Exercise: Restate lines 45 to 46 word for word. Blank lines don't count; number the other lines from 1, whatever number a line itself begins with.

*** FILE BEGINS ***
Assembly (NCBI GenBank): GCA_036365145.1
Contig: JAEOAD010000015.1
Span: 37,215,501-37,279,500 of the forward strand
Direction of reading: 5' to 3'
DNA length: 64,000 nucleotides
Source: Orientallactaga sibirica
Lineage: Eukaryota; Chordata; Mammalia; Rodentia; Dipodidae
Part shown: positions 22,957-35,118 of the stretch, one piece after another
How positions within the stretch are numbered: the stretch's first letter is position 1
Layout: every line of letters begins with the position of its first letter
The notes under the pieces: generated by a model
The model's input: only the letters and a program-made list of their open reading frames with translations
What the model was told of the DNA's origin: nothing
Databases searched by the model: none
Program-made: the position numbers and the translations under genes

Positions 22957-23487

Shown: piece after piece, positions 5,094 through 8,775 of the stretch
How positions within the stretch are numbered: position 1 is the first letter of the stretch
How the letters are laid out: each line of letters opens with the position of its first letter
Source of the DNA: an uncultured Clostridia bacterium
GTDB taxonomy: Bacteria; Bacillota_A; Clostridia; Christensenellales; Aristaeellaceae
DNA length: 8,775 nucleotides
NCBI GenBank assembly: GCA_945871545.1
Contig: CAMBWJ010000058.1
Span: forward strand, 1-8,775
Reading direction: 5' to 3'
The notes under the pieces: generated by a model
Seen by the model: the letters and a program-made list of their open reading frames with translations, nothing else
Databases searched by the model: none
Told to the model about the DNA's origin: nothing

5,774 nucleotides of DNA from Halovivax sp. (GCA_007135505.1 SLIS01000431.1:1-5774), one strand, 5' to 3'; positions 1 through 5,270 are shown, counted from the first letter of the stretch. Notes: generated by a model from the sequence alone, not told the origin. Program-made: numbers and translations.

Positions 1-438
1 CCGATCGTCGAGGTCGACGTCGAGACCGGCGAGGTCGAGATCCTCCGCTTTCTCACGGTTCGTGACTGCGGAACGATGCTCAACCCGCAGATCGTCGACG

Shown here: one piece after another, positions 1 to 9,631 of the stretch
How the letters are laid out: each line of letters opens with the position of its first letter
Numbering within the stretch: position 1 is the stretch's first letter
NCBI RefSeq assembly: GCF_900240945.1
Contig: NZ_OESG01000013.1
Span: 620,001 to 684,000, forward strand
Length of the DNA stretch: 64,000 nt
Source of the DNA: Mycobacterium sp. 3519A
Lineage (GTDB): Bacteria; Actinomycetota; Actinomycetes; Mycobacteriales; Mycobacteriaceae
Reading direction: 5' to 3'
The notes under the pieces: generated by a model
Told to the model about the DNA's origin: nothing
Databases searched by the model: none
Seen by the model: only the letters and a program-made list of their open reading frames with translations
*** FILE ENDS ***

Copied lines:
Told to the model about the DNA's origin: nothing
Databases searched by the model: none